"There have been some improvements, but we still have a long way to go," say Sgt. Christopher Bonzor, of the Huntington Park Police Department.
And counterfeit experts say it's just as easy today to buy a bogus ID as it was six months ago, when, as CBS News Correspondent Sandra Hughes reports, we sent our producer undercover to buy a fake driver's license and use it to board a plane.
We flew out of five different airports and never once was the $105 fake document questioned.
Airline employees still give only cursory glances to IDs and only a few airports have installed high tech equipment to detect fakes.
"We still have people traveling through the airports displaying identification that for all intended purposes could be counterfeit," says Bonzor.
And counterfeit rings are becoming more sophisticated. Authorities traced a ring to El Salvador where they were making cash and California licenses. After our report, Los Angeles authorities pledged a counterfeit crackdown, but so far, they've only made misdemeanor arrests. They haven't busted one document mill.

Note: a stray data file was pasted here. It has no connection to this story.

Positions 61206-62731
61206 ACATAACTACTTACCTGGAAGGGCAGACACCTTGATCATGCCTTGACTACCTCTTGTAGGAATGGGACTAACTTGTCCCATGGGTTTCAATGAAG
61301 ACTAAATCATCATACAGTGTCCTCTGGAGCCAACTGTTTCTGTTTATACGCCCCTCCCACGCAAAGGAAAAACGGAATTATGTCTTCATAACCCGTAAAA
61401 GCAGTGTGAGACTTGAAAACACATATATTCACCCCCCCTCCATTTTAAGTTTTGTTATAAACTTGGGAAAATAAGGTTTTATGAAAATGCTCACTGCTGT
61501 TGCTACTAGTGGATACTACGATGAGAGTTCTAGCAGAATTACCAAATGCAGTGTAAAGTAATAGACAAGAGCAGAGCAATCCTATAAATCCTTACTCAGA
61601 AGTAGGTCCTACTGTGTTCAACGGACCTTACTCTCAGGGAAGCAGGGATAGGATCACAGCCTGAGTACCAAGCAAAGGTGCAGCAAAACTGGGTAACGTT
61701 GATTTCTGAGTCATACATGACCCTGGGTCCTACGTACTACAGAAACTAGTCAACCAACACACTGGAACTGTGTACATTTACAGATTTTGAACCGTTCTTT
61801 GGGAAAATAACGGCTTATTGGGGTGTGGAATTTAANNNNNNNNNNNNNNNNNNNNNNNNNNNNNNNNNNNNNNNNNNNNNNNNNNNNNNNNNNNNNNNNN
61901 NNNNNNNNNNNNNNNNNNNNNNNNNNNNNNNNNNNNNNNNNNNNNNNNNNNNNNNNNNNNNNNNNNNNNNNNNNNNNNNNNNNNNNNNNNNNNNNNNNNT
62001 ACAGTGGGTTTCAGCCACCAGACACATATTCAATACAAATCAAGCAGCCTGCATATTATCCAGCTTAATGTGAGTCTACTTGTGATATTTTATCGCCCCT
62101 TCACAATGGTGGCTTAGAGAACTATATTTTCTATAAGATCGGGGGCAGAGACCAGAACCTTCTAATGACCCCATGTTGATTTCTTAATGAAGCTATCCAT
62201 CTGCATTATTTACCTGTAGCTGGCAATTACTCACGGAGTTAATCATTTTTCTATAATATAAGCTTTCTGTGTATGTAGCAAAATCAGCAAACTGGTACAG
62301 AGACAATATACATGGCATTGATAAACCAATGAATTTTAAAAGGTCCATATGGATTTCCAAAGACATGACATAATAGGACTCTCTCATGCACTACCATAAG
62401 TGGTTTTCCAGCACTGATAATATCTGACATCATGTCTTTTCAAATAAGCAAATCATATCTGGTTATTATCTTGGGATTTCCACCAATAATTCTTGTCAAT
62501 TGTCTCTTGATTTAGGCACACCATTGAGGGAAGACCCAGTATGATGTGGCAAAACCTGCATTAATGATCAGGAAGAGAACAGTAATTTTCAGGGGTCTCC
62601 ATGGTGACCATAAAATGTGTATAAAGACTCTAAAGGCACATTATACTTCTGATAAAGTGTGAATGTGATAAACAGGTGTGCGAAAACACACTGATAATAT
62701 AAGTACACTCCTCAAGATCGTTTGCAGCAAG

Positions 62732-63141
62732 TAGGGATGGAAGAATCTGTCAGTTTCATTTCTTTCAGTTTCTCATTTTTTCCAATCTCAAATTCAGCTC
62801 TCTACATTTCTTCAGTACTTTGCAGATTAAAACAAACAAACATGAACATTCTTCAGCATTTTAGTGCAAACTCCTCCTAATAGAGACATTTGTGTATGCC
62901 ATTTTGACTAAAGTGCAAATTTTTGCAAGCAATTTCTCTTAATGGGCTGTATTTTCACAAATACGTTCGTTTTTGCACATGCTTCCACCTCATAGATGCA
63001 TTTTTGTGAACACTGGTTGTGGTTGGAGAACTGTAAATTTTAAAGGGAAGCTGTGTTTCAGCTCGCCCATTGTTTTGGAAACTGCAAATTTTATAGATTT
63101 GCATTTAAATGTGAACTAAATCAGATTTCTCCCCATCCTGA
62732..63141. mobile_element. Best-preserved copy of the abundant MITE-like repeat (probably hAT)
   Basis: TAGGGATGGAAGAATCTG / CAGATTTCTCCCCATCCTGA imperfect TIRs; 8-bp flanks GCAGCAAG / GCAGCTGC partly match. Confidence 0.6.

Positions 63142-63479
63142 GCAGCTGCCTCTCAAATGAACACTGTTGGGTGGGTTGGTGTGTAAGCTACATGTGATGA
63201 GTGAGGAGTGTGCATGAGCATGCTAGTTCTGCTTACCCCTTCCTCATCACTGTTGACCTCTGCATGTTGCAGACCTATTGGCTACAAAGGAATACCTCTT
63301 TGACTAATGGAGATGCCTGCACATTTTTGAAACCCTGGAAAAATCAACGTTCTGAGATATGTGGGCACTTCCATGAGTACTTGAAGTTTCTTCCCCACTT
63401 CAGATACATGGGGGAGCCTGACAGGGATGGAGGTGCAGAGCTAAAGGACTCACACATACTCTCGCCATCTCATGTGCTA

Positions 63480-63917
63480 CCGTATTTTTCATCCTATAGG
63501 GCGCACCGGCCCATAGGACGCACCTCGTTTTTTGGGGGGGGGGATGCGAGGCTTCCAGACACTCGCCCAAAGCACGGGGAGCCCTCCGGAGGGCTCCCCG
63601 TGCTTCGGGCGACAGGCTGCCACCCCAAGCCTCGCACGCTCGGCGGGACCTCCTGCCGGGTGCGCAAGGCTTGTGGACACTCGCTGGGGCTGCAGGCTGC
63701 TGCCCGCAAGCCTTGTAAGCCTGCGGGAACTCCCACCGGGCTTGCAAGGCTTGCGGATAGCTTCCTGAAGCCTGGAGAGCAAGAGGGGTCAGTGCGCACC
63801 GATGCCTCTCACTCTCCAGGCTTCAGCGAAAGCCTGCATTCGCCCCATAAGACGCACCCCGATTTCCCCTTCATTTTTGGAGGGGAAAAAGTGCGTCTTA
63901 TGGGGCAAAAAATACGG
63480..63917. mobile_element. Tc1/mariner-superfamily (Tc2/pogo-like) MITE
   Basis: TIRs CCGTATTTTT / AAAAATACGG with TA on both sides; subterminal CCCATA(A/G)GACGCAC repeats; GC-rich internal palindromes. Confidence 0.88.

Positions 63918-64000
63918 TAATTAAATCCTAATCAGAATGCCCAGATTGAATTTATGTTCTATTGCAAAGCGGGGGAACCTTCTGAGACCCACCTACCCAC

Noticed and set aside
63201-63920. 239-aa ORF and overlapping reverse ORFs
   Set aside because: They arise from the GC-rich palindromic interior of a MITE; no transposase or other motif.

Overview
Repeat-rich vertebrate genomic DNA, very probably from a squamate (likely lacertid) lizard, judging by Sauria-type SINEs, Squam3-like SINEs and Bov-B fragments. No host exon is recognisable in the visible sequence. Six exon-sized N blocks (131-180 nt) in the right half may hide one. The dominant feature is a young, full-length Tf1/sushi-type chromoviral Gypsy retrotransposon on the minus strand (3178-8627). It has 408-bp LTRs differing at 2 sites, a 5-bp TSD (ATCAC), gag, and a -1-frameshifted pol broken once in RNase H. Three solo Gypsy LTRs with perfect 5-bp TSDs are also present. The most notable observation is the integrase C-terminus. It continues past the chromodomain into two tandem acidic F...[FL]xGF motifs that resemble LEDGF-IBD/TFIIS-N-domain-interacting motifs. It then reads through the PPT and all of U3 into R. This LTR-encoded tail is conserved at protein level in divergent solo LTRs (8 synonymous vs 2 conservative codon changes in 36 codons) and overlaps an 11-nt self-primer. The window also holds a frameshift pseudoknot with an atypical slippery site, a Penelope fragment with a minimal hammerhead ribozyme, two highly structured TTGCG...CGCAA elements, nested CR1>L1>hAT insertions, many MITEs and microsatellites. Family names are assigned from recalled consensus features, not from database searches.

But the government has cracked down on airport employees using fake Ids, launching a nationwide effort that resulted in almost 200 arrests.
"The employees that we looked at all had high-level badges called sata badges. That gave them access to the most secure area of the airports," says Debra Yang, a U.S. attorney.
But what about the flying public? What is to prevent a terrorist from buying fake identification, eluding authorities and boarding a plane?
"It's not a question of it's going to happen it's when it's going to happen," says Bonzor.
The Transportation Security Administration admits with all its other security priorities, they are still almost a year away from even addressing the fake ID problem.
"We're not there yet," says Adm. James Loy, undersecretary of the TSA. "We can do better, and we have set in motion means of helping make that happen."
John Nevill's company manufacturers a machine that can detect fake driver's licenses from any state with an encoded magnetic strip.
Despite the machine's proven ability, neither the TSA nor the major airlines seem interested right now.
Senator Barbara Boxer, D-Calif., wants to see such technology in every American airport.
After watching CBS reports, she introduced two counterfeit document bills to stiffen penalties for counterfeiters and better train airport employees. Neither has become law yet.
"For some reason, individuals in charge of travel, in charge of airports are just not grasping the seriousness of this," says Bonzor.
And until they do, counterfeit experts warn terrorists still have access to America's skies.